An endless summer
WORDS: Jemma F. Harrison
Pippa Crowley is quite the paradox; a young, fresh and exciting chef who is also something of a galley veteran.
British-born Chef Crowley has already been in this notoriously exhausting industry for over 12 years, despite having just hit 30. But she is as enthusiastic and in love with sailing life as much as ever. The reason for this seems to be her commitment to the work-life balance, which if her Instagram account (@pippacrowley) is anything to go by, is happily tipped to the ‘life’ part of the equation. It’s an enviable scroll of blue seas and epic kite-surfing shots. What is clear from this endless summer footage is that Pippa is seizing every opportunity that being a yacht chef has to offer, alongside some hard hours in the galley.
“I get outside as much as I can but being creative and cooking for owners and guests is the main reason I do this job,” she says. “I love it. I wouldn’t have stuck to this career and lifestyle if I didn’t.”
A good work/life balance is food for the soul. Prioritizing mental health is something Pippa feels strongly about, not just for herself but for her crew, too. Whether serving up healthy food to sustain them or comfort food to lift them up, it’s this passion to please that has ensured she’s a sought-after freelance chef. Her Lebanese chicken, noodle and coconut curried soup packs a spicy bowl of feel-good richness, guaranteed to “make you feel warm and fuzzy”. But her favourite culinary serving is homemade fish tacos, using 1000-layer scallion pancakes and freshly-caught seasonal fish served with “all the toppings and tasty nutritious sauces”.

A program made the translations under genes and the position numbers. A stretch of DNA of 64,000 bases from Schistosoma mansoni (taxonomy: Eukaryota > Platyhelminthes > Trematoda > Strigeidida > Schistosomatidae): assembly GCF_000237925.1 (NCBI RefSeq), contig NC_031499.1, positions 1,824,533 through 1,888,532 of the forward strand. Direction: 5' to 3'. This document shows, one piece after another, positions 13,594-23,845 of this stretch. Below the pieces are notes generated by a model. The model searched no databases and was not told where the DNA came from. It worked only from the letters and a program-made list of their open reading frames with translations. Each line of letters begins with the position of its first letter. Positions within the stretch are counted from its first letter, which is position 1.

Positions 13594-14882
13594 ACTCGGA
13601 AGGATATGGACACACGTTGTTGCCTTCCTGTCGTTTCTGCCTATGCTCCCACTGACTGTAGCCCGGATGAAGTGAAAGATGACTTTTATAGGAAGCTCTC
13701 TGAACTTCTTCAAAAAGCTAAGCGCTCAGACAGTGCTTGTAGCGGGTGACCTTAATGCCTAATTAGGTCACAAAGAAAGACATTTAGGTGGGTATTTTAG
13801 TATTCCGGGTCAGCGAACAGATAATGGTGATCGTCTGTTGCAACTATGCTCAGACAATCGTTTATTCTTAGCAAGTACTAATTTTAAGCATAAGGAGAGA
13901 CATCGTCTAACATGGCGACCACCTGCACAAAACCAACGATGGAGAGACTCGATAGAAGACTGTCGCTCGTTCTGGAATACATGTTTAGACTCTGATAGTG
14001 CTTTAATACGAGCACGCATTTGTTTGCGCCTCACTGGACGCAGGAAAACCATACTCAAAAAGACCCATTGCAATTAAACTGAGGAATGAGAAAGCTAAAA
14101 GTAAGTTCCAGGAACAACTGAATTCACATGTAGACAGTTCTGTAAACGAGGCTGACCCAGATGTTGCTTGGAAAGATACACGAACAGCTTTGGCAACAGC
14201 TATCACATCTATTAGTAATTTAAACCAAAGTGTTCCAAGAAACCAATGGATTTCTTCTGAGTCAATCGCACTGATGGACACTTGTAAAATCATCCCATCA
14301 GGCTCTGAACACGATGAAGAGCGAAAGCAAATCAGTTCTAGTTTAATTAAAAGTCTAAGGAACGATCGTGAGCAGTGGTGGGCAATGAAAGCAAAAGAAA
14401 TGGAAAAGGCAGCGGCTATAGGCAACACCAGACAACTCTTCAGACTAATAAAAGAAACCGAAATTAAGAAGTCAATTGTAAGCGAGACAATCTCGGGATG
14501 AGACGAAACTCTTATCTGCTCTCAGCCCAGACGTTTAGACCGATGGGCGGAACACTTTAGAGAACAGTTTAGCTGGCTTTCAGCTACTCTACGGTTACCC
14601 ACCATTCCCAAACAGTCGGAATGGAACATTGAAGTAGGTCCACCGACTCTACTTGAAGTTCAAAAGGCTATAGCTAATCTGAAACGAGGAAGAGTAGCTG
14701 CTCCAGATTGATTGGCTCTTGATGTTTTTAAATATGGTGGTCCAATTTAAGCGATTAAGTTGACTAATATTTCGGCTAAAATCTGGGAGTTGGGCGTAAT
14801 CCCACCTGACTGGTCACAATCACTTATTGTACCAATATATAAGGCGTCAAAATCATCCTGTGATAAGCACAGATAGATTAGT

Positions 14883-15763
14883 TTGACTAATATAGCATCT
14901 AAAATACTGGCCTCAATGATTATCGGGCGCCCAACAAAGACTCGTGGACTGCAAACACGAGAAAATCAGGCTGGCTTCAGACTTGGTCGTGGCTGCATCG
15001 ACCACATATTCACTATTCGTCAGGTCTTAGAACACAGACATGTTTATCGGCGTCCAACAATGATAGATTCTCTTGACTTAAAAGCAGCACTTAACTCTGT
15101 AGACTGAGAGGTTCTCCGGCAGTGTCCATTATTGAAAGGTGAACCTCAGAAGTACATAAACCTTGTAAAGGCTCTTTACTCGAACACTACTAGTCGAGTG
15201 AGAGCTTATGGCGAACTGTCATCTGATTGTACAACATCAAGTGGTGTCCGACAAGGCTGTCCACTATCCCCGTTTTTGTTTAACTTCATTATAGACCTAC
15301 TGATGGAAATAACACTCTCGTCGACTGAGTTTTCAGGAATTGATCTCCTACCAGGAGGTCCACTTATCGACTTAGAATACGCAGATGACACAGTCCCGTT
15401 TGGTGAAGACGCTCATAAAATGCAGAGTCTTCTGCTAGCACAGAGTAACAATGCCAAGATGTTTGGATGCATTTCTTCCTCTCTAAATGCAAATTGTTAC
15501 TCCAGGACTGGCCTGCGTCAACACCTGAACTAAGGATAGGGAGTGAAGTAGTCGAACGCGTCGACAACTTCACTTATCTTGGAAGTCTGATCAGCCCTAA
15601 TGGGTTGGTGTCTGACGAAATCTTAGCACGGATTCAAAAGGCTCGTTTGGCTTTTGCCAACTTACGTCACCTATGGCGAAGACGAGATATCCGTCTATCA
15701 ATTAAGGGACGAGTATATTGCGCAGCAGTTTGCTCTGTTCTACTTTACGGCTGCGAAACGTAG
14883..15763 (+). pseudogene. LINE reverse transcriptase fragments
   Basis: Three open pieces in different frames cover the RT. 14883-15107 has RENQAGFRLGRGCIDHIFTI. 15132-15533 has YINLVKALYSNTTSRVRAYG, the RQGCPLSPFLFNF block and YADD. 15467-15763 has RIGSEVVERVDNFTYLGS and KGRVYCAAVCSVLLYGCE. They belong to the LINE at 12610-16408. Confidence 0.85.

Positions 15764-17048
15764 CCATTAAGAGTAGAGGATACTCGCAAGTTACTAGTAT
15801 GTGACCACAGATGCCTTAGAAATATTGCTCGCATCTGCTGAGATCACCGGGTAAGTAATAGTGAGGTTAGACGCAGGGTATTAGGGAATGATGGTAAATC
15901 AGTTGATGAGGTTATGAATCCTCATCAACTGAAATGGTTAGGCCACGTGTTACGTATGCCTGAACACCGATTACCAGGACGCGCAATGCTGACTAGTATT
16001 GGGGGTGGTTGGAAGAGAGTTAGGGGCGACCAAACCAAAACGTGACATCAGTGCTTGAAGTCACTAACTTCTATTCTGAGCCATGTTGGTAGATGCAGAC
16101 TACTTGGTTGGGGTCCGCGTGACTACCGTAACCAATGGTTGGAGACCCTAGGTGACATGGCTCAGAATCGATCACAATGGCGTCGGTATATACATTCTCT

Keeping a support network of close friends around is also key to her staying sane at sea. “I’m lucky enough to have an incredible friendship group of amazing people I’ve known for years. The superyacht sailing community is actually quite small, so we end up in the same areas of the world at the same time, often working on the same boat.”
At the time of TIDE going to print, that area of the world is the sailing hub of Antigua aboard S/Y Unfurled. These days, with a resumé comprising big named sail yachts, such as Hyperion, Aquarius, Athos and J8 Topaz, Pippa is renowned in yachting circles. But in 2008, when starting out on her gastronomic adventure, it was a bit more of a struggle.
“I was living in a little hut in Antigua, surviving on $200 a month and scrabbling around for day work because no-one really wanted to employ an 18-year-old. It was great fun, but I was broke. Going to a road side snack shack was an exciting, big meal out.”
Her love of eastern Mediterranean food is born from her extensive travels, which continue to expand her culinary horizons. She infuses nutrient-dense foods with a blend of bold world flavours to create vibrant, colourful dishes. “My signature dish is a tender octopus salad with a za’atar and sumac dressing, lots of fresh herbs, fennel and a delicious local olive oil. Za’atar and sumac are hard to get hold of so it’s a treat to cook with.” She’s also a dab hand at producing freshly baked bread. The heady aroma of her cocoa sourdough or turmeric and pumpkin seed loaf are a welcome mid-morning distraction for all on board.
Food presentation and creative plating feature high up on her list. Both are skills acquired from stints working at restaurants like London’s two-Michelin-starred restaurant, The Ledbury. She likes to stay current with the latest food trends, too, pushing herself to complete training at least once a year. Recent tuition in some of the UK’s best culinary schools dovetails nicely with her highlight experience of one-to-one sushi classes in Japan. High-end cake decorating in Russia is next on the list.
Until then, Pippa is enjoying island life in Antigua where she can see herself settling in the future. The pace is slow, the breeze is consistent, and a roadside vegetable roti is still only a few dollars. Long may the endless summer continue.